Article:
ALBUQUERQUE (KRQE) – A.B. Swanson doesn’t like prying eyes.
”I carry my pistol in my right hand,” Swanson said.
The 65-year-old wants to be left alone and that’s why he lives in the middle of nowhere on this dusty plateau, southwest of Albuquerque.
”Because I don’t have none of these bastards around me,” Swanson said.
So you can imagine his reaction when the state and county environment folks came knocking about two and a half years ago.
They say Swanson has been hiding a massive tire dump on his 40-acre property. The county estimates this could be the biggest illegal stash in the state.
There are tires dumped along his property line, in arroyos and the biggest concern the state says hundreds of them are submerged in the Rio Puerco.
“It’s a violation of local and state law. There are law regulating scrap tires and how they should be hauled and disposed of,” Bernalillo County Environmental Health Manager, George Schroeder said.
The county got an $8,000 grant to see how big of a problem this is, what impact it’s having on the land and the best way to clean it up. The study concluded there are at least 380,000 tires on Swanson’s property. But because so many are under water, that estimate might be conservative.
So where did they all come from?
Swanson admits people pay him to unload their used tires. ”I charge them 25 cents…one tire. At the dump they charge them dollars,” Swanson said.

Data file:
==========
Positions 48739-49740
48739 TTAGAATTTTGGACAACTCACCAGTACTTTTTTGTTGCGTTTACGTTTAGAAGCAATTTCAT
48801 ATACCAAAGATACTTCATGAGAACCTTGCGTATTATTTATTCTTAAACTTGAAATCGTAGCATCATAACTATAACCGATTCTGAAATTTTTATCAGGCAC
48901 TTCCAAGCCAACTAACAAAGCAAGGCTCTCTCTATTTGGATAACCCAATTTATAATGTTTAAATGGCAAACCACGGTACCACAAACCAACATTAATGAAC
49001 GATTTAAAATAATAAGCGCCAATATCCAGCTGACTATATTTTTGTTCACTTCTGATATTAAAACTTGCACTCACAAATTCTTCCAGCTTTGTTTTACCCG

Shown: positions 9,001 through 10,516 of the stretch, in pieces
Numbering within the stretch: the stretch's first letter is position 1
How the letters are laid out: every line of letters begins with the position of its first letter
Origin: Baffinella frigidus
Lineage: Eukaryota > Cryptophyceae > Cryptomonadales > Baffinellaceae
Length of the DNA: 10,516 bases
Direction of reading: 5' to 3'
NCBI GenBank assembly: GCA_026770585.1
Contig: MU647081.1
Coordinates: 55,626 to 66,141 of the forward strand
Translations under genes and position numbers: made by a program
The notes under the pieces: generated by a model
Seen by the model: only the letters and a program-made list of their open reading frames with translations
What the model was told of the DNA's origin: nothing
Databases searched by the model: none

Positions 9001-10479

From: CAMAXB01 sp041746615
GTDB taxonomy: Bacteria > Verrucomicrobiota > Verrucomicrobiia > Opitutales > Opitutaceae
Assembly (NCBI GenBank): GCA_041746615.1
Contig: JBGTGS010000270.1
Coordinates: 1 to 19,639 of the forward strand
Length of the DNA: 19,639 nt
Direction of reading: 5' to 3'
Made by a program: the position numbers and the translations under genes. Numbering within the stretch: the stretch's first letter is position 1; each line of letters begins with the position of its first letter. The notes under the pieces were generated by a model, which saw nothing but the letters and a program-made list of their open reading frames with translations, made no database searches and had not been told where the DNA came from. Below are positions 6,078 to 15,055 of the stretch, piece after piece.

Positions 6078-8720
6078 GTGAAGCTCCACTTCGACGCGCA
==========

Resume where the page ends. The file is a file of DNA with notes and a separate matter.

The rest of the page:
And he says he has no plans to slow down.
“I’ll use every tire I got here plus more,” Swanson said. Swanson said he has two uses for the tires. First, he’s building a rubber tire fence around his 40 acres to keep people from stealing his stuff.
“I’m missing three semi-trucks, a farm tractor, two trailers and $12,000 worth of steel,” Swanson said.
He said when he bought the property in the mid-2000’s and the zoning department said he could build a fence.
“I told them what I was going to do and they said we don’t care you do out there,” Swanson said.
Swanson said he’s also putting tires in the arroyos and against the banks near the water for erosion control.
Last year the court ordered that Swanson apply for permits and submit an engineer approved plan to the county to prove beneficial use of the tires.
He didn’t do that. So now he’s out of time.
But the state doesn’t have the money to clean it up and put a lien on the land.
“It would cost a million dollars roughly speaking to clean up all these tires,” Schroedoer said. “My budget it about $3 million. What programs and services and staff and everything do I have to sacrifice in order to clean up this one problem on this one property.”
Swanson says he will re-structure his fence and pull the tires out of the water.
“oh I’m going to get them out, I’m going to take them out,” Swanson said.
But he stands firm that he doesn’t need permits to use the tires.
In fact he has bigger plans for more tires including a horse corral and a mile long horse racetrack.